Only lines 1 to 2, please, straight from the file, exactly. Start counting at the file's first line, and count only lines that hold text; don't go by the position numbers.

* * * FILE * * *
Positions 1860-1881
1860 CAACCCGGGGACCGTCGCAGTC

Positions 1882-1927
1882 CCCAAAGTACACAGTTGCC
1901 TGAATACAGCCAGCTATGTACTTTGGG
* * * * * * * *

Positions 1860-1881
1860 CAACCCGGGGACCGTCGCAGTC